Gottlieb has also issued commentary about the Patient Protection and Affordable Care Ac (ACA) (P.L. 111-148). In May 2016, he testified before Congress that the law’s tiered marketplace approach has aided consumers with plan selection, but has forced insurers into narrow design corridors. His testimony regarding the ACA also included a suggestion that CMS move away from mandates and towards incentives to encourage individuals to enter into the insurance market (see Is there a better way than the ACA? Hearing asks experts, Health Law Daily, May 12, 2016). More recently, he coauthored a piece with another AEI fellow, opining that President Trump’s election provided, “a generational opportunity to pursue a new direction for American health care” and making suggestions about how a new health care system should operate. The authors suggested that the system should provide a path to catastrophic health insurance for all, accommodate individuals with pre-existing health conditions, allow access to health savings accounts, and deregulate the medical services market.

Senator Lamar Alexander (R-Tenn), Chairman of the Committee on Health, Education, Labor & Pensions, touted Gottlieb’s “impressive qualifications” in a released statement. His colleague, Ranking Member Patty Murray (D-Wash), expressed “initial concerns” about the nomination, including Gottlieb’s “work with multiple pharmaceutical companies, medical device companies, and investment firms.”

FDA To Consider ‘Over-the-Counter-Plus’ for Certain Drug Approvals

The Food and Drug Administration (FDA) announced on February 28, 2012 it is seeking input on what it calls a “new paradigm” under which the agency would approve certain drugs that would otherwise require a prescription for over-the-counter (OTC) use under certain safe use conditions.

FDA said the safe use conditions would be specific to the drug product and might require the sale of the drug in predefined health care settings, such as a pharmacy. Additionally, some conditions of safe use could be designed to assist patients in self-selection of an appropriate drug or provide for follow-up monitoring during continued use. The conditions also could include requiring pharmacist intervention to ensure appropriate nonprescription use, the agency said in a notice published in the Federal Register.

FDA acknowledged that industry is developing technologies consumers can use to self-screen for a particular disease or condition and determine whether a particular medication is appropriate. For example, kiosks or other technological aids in pharmacies or on the internet could lead consumers through an algorithm for a particular drug product. The algorithm could consist of questions that help consumers properly self-diagnose certain medical conditions or determine whether specific drug warnings contraindicate their use of a drug, FDA said.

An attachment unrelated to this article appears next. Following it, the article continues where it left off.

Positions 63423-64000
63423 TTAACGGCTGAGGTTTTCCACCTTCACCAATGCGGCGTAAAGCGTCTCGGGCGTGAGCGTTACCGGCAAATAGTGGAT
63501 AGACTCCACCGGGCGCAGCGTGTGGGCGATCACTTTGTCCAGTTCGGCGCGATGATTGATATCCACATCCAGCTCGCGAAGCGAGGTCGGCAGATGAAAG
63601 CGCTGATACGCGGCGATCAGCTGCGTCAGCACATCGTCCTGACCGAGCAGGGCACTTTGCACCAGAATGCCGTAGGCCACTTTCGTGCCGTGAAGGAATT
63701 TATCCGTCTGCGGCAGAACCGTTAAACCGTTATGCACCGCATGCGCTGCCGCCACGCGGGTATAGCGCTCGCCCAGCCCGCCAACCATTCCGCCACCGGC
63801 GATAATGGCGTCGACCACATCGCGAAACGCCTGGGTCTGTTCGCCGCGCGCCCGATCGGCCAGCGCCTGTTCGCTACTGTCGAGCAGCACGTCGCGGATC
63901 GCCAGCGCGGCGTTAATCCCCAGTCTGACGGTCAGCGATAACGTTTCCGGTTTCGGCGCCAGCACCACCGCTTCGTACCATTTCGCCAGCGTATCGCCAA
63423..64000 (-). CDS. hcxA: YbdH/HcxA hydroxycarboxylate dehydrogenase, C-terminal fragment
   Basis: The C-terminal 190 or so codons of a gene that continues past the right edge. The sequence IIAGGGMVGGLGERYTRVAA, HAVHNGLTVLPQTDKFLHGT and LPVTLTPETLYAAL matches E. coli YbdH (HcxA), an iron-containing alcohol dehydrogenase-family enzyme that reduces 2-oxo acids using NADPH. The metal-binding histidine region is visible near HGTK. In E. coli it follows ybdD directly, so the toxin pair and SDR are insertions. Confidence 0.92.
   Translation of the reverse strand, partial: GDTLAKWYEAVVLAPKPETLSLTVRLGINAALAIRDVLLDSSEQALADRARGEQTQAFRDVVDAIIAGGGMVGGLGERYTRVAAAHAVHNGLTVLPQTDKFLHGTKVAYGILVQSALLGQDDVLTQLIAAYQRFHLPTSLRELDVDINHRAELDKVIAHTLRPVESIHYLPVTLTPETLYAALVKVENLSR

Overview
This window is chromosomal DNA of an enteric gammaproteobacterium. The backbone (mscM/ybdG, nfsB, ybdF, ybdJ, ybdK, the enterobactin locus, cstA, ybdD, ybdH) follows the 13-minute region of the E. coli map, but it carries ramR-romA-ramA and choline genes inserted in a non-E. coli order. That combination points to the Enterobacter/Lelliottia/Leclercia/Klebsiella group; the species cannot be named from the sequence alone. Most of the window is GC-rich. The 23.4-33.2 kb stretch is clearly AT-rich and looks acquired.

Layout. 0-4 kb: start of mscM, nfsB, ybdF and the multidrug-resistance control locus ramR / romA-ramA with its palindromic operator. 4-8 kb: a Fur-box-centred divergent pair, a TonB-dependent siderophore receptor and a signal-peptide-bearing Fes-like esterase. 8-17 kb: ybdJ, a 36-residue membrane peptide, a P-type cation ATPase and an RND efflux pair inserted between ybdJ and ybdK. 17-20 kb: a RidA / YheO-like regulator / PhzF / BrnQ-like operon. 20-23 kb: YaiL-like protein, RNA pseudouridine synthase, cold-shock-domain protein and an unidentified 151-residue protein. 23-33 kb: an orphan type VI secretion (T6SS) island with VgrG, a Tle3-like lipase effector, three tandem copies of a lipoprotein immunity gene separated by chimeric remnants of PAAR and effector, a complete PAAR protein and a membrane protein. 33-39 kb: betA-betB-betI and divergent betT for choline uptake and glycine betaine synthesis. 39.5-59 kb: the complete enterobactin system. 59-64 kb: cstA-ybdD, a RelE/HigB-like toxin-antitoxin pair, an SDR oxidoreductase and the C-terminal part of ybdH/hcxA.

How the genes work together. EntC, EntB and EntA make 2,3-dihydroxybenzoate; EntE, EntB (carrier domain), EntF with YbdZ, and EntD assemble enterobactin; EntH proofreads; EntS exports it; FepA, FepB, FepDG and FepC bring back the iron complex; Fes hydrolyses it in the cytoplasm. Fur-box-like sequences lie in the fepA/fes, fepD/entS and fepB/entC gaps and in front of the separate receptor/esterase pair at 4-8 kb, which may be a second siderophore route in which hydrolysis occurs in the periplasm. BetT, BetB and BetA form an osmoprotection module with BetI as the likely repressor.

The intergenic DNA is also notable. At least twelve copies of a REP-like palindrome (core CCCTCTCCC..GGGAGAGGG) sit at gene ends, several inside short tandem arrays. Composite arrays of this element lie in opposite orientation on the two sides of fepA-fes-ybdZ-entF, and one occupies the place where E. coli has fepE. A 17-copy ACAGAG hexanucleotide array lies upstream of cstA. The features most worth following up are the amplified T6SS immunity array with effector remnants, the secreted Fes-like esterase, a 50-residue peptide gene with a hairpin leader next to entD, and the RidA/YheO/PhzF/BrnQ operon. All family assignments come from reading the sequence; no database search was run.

The agency said it also is considering whether the same drug product could be available simultaneously as both a prescription and as a nonprescription product with conditions of safe use. “Dual availability could help ensure greater access to needed medications by making obtaining them more flexible,” FDA said.

FDA said the requirement to obtain a prescription for appropriate medication may contribute to the “undertreatment” of certain common medical conditions, including high cholesterol, hypertension, migraine headaches, and asthma. For instance, some consumers do not seek necessary medical care, which may include prescription drug therapy, because of the cost and time required to visit a health care practitioner for an initial diagnosis and an initial prescription, the agency said. Some patients who obtain an initial prescription do not continue on necessary medication because they would need to make additional visits to a health care practitioner for a prescription refill. Additionally, some prescription drugs require routine monitoring by a doctor.

FDA said some doctor visits could be eliminated by making certain prescription medications available without a prescription but with certain other conditions of safe use that would ensure they could be used safely and effectively without the initial involvement of a doctor. In some cases, a doctor visit would be required for the initial prescription, but a certain number of refills could be authorized beyond those that would normally be authorized without a return visit under specialized conditions of safe use like with certain rescue medicines such as inhalers, the agency said.
In addition to improved health outcomes for consumers staying on their medications, the time and attention that physicians and other health care providers expend on routine tasks related to prescription refills reduces the time that they are available to attend to more seriously ill patients, FDA said. Eliminating or reducing the number of routine visits could free up prescribers to spend time with more seriously ill patients, reduce the burdens on the already overburdened health care system, and reduce health care costs.
“The world is changing and we have to change to with it,” said FDA Commissioner Dr. Margaret Hamburg. “We’re not talking about abandoning standards for safety and efficacy, we’re talking about leveraging opportunities in science so we can do a more effective job as regulators and also improve the drug development process.”
The over-the-counter-plus switch is one of several FDA proposals aimed at increasing access to established drugs or speeding up approval of experimental medications. After years of high-profile drug-safety cases in which the FDA restricted access to certain medications, the agency is increasingly highlighting its efforts help drugmakers get new innovative drugs on the market. The shift comes as drug companies and their allies in Congress have pressured the agency to speed up approvals. Interest in creating a third category of drug products – something other than prescription or over-the-counter status is not new. In October 2007, FDA announced a November 14, 2007 public meeting to discuss the creation of a “behind the counter” (BTC) class of drugs – i.e., a class of drugs available behind the counter at a pharmacy without a prescription but that would require the intervention of a pharmacist before dispensing. This meeting was followed by a March 2009 report by the Government Accountability Office (GAO) which laid out, among other things, arguments supporting and opposing the creation of a BTC drug category.

The FDA will hold a public hearing on the over-the-counter-plus proposal on March 22 and March 23, 2012 from 9 AM to 4 PM at the FDA’s White Oak Campus in Silver Spring, MD. Additional information on the meeting is available on the FDA Web site.